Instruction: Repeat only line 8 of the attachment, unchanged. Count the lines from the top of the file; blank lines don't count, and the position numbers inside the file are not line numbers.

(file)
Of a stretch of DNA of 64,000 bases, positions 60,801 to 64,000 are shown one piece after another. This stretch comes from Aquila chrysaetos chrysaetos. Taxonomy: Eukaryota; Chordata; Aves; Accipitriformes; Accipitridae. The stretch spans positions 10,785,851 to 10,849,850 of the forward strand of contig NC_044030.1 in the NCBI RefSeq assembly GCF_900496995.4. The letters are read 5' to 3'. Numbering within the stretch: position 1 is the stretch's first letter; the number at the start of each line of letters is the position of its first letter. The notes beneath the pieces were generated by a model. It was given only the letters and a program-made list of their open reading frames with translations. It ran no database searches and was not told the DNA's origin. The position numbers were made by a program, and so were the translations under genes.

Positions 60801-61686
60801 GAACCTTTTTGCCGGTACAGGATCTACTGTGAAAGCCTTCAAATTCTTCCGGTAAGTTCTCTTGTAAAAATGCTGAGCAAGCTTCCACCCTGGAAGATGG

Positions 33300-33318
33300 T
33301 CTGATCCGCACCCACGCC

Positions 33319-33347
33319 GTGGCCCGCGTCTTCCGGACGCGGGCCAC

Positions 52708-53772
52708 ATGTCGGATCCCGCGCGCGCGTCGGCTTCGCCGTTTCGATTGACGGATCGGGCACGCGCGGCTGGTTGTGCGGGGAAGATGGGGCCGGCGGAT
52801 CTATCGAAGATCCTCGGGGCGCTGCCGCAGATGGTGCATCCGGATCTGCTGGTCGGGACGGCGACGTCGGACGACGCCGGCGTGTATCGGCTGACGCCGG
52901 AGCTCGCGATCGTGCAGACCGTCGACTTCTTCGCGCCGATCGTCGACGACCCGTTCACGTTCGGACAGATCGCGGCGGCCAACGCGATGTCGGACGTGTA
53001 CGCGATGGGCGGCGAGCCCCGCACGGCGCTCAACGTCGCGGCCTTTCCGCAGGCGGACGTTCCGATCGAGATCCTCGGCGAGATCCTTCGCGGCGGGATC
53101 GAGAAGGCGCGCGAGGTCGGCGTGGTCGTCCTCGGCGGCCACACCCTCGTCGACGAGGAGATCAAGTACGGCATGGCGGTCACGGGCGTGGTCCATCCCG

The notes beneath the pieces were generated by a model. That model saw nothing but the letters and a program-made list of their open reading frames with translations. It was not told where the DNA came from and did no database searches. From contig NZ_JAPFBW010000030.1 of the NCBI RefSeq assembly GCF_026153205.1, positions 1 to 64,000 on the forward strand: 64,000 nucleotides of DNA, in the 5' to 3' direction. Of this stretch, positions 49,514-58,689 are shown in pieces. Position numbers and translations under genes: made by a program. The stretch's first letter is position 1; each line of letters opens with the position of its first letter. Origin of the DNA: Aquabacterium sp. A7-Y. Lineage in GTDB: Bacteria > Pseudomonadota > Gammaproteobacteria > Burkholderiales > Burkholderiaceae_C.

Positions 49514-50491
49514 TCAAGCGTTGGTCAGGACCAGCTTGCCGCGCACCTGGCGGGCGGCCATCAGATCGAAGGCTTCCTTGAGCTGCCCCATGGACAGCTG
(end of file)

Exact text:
33319 GTGGCCCGCGTCTTCCGGACGCGGGCCAC